However, as the RSM tribunal itself observed, a number of ICSID tribunals opined as early as 1999 that they had the authority to order security for costs. None actually exercised such a power, holding that it would only be warranted in exceptional circumstances that were not present in each case (¶¶ 52–53).
The RSM and García Armas cases
The RSM tribunal was the first to find that the exceptional circumstances warranting an order of security for costs were present. It did so based on fairly atypical facts. Prior to commencing arbitration against Saint Lucia, RSM had initiated two ICSID arbitrations against Grenada (RSM Production Corporation v. Grenada, ICSID Case No. ARB/05/14; Rachel S. Grynberg and others v. Grenada, ICSID Case No. ARB/10/6). In both proceedings, RSM failed to pay required advances on costs and reimburse Grenada for costs advanced on its behalf, leading to discontinuance of annulment proceedings in one of the cases.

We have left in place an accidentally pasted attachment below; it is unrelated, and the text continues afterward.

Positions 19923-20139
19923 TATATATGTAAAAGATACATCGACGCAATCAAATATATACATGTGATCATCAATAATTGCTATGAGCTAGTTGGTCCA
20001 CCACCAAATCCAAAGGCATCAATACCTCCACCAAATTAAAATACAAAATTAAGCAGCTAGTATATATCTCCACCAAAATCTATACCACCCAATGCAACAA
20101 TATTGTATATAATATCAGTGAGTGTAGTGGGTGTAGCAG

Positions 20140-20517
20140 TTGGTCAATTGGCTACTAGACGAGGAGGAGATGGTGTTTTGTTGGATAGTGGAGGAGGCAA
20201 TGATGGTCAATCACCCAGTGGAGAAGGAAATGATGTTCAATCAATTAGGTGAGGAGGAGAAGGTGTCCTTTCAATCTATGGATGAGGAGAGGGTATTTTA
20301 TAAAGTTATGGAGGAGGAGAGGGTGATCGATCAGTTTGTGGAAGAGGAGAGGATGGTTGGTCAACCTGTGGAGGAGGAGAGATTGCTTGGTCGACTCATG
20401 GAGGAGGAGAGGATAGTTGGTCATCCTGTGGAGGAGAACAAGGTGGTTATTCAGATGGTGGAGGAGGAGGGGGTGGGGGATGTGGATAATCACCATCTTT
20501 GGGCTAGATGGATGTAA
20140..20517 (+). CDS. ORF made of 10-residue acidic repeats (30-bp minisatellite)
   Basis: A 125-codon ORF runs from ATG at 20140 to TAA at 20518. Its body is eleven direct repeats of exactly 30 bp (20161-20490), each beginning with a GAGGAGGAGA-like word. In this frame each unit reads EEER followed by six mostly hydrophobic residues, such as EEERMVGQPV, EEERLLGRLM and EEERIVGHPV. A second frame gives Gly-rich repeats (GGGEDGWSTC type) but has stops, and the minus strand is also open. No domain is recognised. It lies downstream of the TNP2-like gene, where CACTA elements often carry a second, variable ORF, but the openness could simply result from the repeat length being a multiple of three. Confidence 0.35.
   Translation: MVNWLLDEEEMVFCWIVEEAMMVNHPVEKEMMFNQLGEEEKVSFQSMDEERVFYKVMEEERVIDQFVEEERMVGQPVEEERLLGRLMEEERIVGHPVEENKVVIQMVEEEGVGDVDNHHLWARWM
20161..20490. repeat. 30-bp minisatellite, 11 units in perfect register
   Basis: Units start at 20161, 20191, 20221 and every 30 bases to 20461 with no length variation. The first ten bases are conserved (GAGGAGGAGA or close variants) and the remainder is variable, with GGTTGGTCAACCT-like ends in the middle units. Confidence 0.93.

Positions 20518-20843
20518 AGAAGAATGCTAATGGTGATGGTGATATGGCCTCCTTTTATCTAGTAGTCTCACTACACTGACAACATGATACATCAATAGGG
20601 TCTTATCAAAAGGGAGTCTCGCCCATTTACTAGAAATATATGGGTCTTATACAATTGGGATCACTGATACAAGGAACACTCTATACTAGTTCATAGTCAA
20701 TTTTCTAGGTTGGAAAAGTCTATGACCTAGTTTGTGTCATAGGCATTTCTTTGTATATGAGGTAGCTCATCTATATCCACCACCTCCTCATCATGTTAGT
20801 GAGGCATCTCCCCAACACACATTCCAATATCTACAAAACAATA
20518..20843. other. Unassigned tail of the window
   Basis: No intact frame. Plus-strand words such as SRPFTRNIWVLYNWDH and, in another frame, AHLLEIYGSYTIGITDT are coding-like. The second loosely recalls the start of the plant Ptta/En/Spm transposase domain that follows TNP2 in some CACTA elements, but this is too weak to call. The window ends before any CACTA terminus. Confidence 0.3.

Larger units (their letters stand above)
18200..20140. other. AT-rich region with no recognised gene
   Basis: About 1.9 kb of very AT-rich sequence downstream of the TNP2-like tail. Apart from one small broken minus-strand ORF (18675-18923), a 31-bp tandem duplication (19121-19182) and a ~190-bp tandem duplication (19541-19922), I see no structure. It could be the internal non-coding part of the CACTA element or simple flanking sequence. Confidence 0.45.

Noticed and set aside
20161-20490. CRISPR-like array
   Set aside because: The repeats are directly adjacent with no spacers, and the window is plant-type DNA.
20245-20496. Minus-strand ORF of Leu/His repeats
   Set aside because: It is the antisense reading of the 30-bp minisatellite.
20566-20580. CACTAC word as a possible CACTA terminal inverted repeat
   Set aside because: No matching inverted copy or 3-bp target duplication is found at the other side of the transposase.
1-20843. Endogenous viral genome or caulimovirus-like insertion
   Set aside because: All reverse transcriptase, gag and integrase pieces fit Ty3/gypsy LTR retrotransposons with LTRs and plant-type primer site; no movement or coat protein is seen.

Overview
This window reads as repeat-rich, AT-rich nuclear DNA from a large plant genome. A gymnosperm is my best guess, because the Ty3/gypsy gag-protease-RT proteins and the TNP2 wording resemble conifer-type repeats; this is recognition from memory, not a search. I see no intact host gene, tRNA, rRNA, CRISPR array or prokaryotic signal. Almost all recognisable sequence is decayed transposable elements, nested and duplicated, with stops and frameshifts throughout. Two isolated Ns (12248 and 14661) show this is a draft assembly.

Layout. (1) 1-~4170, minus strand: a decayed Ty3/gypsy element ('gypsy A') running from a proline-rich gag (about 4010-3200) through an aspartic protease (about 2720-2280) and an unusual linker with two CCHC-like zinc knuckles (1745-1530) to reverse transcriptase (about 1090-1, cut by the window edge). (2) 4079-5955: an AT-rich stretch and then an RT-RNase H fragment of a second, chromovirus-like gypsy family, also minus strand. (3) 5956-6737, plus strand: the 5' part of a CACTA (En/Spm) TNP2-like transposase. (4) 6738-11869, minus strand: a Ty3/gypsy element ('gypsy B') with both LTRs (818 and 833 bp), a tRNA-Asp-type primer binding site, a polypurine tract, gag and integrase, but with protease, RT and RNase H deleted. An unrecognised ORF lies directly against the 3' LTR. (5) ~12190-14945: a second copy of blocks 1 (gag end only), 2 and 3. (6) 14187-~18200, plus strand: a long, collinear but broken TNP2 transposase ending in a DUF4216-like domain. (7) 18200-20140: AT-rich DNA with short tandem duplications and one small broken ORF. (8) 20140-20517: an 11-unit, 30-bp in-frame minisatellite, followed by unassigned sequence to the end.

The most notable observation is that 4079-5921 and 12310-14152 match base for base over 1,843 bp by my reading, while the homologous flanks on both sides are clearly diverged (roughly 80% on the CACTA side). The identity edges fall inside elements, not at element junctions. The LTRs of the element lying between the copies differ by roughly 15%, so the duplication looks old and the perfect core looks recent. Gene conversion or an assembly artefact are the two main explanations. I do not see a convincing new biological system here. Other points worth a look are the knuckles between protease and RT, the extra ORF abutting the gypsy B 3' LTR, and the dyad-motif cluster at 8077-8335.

These past failures were front and center in the tribunal’s decision to order security for costs in RSM v. Saint Lucia. The tribunal took them as evidence that RSM was unwilling or unable to pay the advances and that, as further evidenced by statements by counsel regarding RSM’s difficult financial position, RSM would likewise be unable or unwilling to pay an award of costs against it (¶¶ 77–81). The tribunal also found it relevant that RSM’s claim was supported by a third-party funder, as the tribunal considered it doubtful that the funder would comply with an award of costs (¶ 83).